Well, Norwich is a college town! Are you worried you’ll get more of that?
I think that if Justine’s intent was to be racist, I wouldn’t have put her in the book. That person, by asking that, was referring to my defense of Justine. I know that I explain myself well in the book, so I’m not nervous.
Jokes are dangerous on Twitter, because you can’t be sure everyone will get it.
I think some people really didn’t get Justine. It was to an extent her own fault, because that wasn’t a good joke. But there must have been, amongst the people who ripped her apart, people who understood what she was trying to do but decided to ignore it.
Tons of them, I have no doubt. You know that Sam Biddle [of Gawker] did.
He must have.
Did you see that he did an apologetic interview with her a few months ago? When I heard about your book, I did wonder if he was trying to get ahead of the story, knowing that he would not come out well as an instigator of the crusade against her. But it’s also true that he became the target of a similar sort of campaign when he made a joke about Gamer Gate.
He certainly did know my book was going to come out, I don’t know whether that was his reason for doing it, but he did kind of apologize to her.
It was still great that he did that. When you interviewed him, his position was, “Everyone will just forget about this.”
“I’m sure she’s fine.” In the space of one email, he said that leading the campaign against her felt “delicious,” and then, “I’m sure she’s fine.” In a way, that’s all of us. It’s like, we want to destroy somebody and we don’t want to feel bad about it.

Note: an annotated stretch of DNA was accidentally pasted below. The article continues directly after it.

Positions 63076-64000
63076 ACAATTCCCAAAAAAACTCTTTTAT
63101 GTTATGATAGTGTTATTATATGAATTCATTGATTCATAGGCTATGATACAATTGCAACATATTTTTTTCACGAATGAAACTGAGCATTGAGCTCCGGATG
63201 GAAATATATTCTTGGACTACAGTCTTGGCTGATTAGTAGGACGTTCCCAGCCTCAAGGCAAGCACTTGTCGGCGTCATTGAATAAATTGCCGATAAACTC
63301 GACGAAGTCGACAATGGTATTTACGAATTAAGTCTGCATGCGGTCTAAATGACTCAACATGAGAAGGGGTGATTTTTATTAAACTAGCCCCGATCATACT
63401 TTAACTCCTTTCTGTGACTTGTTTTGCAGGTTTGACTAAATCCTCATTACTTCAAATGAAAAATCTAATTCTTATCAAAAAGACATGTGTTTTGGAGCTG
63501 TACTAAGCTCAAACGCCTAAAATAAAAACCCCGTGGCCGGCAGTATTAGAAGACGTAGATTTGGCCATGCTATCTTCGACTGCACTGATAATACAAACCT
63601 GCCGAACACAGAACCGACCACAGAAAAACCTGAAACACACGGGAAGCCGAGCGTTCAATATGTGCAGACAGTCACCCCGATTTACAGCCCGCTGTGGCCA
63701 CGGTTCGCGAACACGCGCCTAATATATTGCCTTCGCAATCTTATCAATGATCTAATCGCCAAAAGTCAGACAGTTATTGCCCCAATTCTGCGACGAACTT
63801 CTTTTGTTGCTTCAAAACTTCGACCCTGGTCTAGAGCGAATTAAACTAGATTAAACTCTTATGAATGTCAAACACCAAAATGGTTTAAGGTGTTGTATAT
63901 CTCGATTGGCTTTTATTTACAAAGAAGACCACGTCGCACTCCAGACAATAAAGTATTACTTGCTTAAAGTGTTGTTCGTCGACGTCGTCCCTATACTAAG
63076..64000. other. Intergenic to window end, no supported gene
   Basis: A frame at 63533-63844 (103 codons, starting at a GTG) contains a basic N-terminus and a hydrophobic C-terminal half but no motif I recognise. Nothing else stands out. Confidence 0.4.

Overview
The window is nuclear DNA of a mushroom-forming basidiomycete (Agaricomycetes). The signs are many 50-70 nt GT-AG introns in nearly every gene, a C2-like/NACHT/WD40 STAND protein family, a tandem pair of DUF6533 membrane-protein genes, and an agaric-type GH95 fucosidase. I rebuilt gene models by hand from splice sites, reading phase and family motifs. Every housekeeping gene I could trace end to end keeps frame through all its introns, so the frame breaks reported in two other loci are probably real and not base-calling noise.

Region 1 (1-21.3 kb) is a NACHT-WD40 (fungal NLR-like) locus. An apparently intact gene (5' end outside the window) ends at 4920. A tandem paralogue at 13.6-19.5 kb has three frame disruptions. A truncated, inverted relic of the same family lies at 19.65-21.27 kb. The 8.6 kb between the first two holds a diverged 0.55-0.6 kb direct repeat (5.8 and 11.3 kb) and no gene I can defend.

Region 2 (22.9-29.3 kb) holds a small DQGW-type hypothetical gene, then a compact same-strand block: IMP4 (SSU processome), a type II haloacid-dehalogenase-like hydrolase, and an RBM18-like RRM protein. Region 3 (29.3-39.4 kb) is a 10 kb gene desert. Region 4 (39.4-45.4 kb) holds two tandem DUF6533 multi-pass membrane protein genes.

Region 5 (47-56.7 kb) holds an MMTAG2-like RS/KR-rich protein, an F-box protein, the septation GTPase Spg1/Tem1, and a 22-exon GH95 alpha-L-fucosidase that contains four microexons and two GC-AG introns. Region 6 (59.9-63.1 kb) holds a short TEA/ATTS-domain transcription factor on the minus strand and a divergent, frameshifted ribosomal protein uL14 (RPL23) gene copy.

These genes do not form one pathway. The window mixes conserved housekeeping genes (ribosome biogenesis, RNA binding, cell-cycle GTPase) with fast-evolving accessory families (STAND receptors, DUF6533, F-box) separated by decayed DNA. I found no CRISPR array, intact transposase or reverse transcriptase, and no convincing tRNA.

Opportunism is a factor. I’m sure that some people didn’t understand Justine’s joke, and I’m sure some people didn’t understand Lindsey’s photograph. And then other people understood what she was doing but hated her anyway.
Then you have to ask them why. And I think there’s a few reasons. I think a lot of people really wanted to show people that they were empathetic. And so in their desperate desire to show they’re empathetic, they did this incredibly un-empathetic thing.
You’re so much more charitable than I am.
Look, when you’re talking about Justine Sacco, that happened mostly in the world of media Twitter, right?
Well, I’d say that fully 65 percent of media Twitter is a subtweet of “How come you have that gig instead of me?” One of the most ominous moments in your book is the part where you ask your Twitter followers, “Has Twitter become a kangaroo court?” And someone tweets back, “Twitter can’t impose real sentences. Just commentary. And unlike you, Jon, we aren’t paid for it.” To me, that’s your real Russian roulette moment, the one that shows how close you are to taking a bullet. Being paid for it makes you a target. The whole rationale behind assuming impunity in attacking people is that “they” have some unjust advantage and “we” don’t.
You’re absolutely right. A misuse of privilege is the most shame-worthy thing these days. Of course, attacking people who are powerful is a better thing than attacking somebody involved in a consensual sex scandal or something like that. But social media, en masse: We are more powerful than Justine Sacco or Jonah Lehrer, or Justine Sacco’s employers. Even if Justine Sacco’s employers thought that what Justine did was silly, and they understood the nuance and that it was a mistake but they really liked her because she was a good employee, they still had to fire her. Because social media said so. So we are trying to attack the powerful, misunderstanding the fact that we’re the powerful ones now.